Europe is going backwards

Pushing car backwards

Growth in Europe is “stuck in a slow growth rut” and the continent is essentially going backwards, according to the latest PMI data released by Markit on Tuesday morning.

According to Markit, the eurozone saw a composite PMI reading of 53, slower than the month before, and lower than the reading that had been expected, 53.2.

The purchasing managers index (PMI) figures are given as a number between 0 and 100. Anything above 50 signals growth, while anything below means a contraction in activity — so the higher the better. Today’s data is what Markit calls flash, meaning that the readings could be revised either up or down when the final readings drop at the end of the

Markit’s statement alongside the data said (emphasis ours):

The eurozone continued to show only modest growth in April, according to the latest flash PMI data. The Markit Eurozone PMI dipped from 53.1 in March to 53.0 in April, according to the preliminary reading based on approximately 85- 90% of normal monthly replies.

The PMI suggests the pace of economic growth at the start of the second quarter is marginally weaker than the average seen in the first quarter, and slightly slower than the average seen last year.

That line is key. Markit is essentially suggesting that the eurozone is essentially going backwards when it comes to growth.

Here’s what Chris Williamson, Markit’s chief economist had to say (emphasis ours):

The eurozone economy remains stuck in a slow growth rut in April, with the PMI once again signalling GDP growth of just 0.3% at the start of the second quarter, broadly in line with the meagre pace of expansion seen now for a full year.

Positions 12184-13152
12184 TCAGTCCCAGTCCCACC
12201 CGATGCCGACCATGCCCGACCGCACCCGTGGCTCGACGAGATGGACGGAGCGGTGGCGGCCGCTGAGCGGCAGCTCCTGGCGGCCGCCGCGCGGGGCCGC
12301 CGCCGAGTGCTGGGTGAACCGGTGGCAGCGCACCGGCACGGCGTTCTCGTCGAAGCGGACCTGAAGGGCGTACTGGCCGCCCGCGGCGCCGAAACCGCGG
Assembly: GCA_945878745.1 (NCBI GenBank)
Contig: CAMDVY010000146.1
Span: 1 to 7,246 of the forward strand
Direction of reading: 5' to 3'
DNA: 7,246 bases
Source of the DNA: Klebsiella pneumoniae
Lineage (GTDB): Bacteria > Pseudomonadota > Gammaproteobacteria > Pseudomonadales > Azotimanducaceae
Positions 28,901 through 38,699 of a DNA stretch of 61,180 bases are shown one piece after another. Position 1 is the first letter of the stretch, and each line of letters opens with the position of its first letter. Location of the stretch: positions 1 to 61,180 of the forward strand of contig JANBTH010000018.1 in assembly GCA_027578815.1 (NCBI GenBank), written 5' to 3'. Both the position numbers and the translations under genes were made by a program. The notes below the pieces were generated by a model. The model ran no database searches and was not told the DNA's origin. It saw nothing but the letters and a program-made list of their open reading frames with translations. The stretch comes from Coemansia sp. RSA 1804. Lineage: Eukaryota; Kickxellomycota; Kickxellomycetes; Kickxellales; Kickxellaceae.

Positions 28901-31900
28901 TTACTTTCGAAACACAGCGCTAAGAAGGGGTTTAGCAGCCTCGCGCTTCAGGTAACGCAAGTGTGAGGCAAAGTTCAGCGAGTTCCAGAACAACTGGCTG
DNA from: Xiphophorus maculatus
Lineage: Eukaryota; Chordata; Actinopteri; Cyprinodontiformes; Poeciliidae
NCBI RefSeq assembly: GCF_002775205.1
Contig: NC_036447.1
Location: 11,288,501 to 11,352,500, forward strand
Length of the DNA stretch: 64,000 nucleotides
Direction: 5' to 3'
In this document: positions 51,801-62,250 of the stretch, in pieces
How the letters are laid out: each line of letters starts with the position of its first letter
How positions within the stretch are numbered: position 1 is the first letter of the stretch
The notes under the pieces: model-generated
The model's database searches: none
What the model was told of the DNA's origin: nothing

A failure of business expectations to revive following the ECB’s announcement of more aggressive stimulus in March is a major disappointment and suggests that the modest pace of growth is unlikely to accelerate in coming months.

Here are the headline eurozone figures:

  • Composite PMI: 53 against an expected 53.2, and 53.1 in March.
  • Services PMI: 53.2, a two-month high. Economists had forecast a reading of 53.3, up from 53.1 last month.
  • Manufacturing PMI: 51.5. Expectations were for a reading of 51.8, a small margin of growth from March’s 51.6.

Markit’s chart shows just how much Europe is struggling to find substantially, sustainable growth right now. Take a look:

Markit flash data April

As well as the headline figures, Markit released data individually on the eurozone’s two biggest economies. Here’s how things look in Germany and France.

  • German Composite: 53.8, down from 54 in March, a nine-month low.
  • German Manufacturing: 51.9, up from 50.7 in March and a three-month high.
  • German Services: 54.6, a six-month low, and a miss on expectations of the 55.2 predicted.
  • French Composite: 50.5, a five-month high and well above March’s reading of 50.
  • French Manufacturing: 48.3, missing expectations of 49.8, and a sharp contraction from last month.
  • French Services: 50.8, up from 49.9 in March, and higher than the 50.2 reading expected.

The PMI figures come just a day after European Central Bank president Mario Draghi reiterated his belief that the bank’s monetary policy measures are working to address sluggish growth and inflation in Europe. “Overall, our measures in place since June 2014 have clearly improved borrowing conditions for firms and households” Draghi said at a press conference after the ECB left all of its bases rates unchanged on Thursday.

Draghi did admit however, that risks to growth in the eurozone are “tilted to the downside.”

NOW WATCH: THE STORY OF GOLDMAN SACHS: From foot peddlers to a powerhouse